This young man spoke perfect English. We noticed that a lot – there appears to be a comfortable foot in both worlds for many young Mexicans in this region, both staff and visitors.

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Adobe Guadalupe –  another photogenic winery.

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We had a fabulous lunch here – fresh shrimp stuffed into soft floury buns and served with a little salad. Add a glass of red wine, a sunny table, some canine companions and a beautiful view – there are worse ways to spend an afternoon.

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The owners also run a boutique hotel and raise Azteca horses, the sturdy breed favoured by Mexican horsemen.
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While this region is small and compact, most of the roads leading to the wineries are packed dirt, in varying degrees of repair. You will lead from this lovely paved road:

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…to this. You don’t need a 4×4 to navigate, just patience and a keen eye to avoid potholes and rocks. This is an example of a typical winery road.

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Vena Cava, billed as “the hippest winery in Mexico” is only reached after a bone-rattling, torturous 20-minute drive on a twisting, rutted, washboard road that had us questioning our sanity to even attempt it. Finally, we arrived to this sight:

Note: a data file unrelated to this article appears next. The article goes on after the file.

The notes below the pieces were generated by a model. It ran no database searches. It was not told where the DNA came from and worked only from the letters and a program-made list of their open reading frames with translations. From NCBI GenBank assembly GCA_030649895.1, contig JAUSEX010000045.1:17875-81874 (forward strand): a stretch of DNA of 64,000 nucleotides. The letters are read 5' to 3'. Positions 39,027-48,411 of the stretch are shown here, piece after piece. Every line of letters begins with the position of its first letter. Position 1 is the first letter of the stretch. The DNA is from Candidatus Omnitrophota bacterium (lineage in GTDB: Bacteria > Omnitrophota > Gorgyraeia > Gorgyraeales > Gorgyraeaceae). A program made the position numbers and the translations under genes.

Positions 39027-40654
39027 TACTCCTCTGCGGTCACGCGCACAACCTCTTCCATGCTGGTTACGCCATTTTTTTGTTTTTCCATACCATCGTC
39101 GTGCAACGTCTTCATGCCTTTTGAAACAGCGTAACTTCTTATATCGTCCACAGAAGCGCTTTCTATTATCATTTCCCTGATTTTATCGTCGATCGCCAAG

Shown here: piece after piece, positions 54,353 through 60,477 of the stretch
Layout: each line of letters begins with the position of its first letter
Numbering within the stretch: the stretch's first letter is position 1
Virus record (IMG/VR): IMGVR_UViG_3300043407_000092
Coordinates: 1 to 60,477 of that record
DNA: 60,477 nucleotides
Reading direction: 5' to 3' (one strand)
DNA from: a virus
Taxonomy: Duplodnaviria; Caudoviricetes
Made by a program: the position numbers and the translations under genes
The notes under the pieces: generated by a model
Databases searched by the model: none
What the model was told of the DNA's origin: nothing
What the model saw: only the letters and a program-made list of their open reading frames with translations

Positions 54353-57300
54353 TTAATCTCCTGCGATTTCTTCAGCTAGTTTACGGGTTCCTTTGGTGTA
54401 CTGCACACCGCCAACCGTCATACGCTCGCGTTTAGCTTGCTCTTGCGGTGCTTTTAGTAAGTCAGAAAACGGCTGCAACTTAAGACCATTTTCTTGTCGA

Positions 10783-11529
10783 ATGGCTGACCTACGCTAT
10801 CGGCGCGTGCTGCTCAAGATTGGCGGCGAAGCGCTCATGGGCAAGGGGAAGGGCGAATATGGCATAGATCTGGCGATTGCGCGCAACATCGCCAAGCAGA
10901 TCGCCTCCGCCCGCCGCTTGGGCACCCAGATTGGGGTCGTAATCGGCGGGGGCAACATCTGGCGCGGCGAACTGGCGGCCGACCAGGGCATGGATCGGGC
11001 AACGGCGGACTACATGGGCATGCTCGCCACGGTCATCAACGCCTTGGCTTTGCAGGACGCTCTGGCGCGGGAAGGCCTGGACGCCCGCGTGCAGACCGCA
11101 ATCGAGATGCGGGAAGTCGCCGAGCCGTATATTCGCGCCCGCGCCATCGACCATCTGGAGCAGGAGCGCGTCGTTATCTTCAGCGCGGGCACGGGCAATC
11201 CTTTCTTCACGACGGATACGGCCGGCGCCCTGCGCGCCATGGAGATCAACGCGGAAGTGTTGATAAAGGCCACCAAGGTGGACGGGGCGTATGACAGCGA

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The winery design is fashioned from discarded boats, and is unquestionably hip – they even have a DJ. We were the youngest ones there by at least 30 years, and whether we were just annoyed by the drive, or annoyed by the fact that we are not hip, we felt put off and did not stay long enough for a glass of wine.

Still – Vena Cava is doing all the right things to add to the scene and to catch the attention of travel writers. They feature prominently in “Best-ofs” and “Must-see” lists, and  for that reason alone are worth a visit.

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We were fascinated to learn about the Russians who began growing grapes in this area over 100 years ago.  This winery, Bibayoff  has a small museum attached.

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A photo of the original Bibayoffs. This small area still has a number of Russian descendants.

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We spoke to David Bibayoff, the grandson of the founder and a most charming man who speaks English and Spanish fluently, but “very little Russian.” He talked to us about the area and how it has attracted so many interesting people from all over the world to move there, including a Canadian couple who were drawn to the beauty of the valley.

David and his son and grandson.

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What would Mexico be without Frida? Casa Frida’s homage to the artist begins with the bright blue wall at the entrance  to the design of the wine labels:

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To the tasting room:

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To the outdoor kitchen:

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To the seating around the bar and pond. We ordered two glasses of Syrah and sat down to people-watch and enjoy the late afternoon sun. This was the last winery on our tour, and a memorable one.

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Touring wine regions can almost be too much of a good thing. The wineries are only open for a few hours each day, and covering a lot of ground is a slow process.  We may pop by again on our way out of Mexico.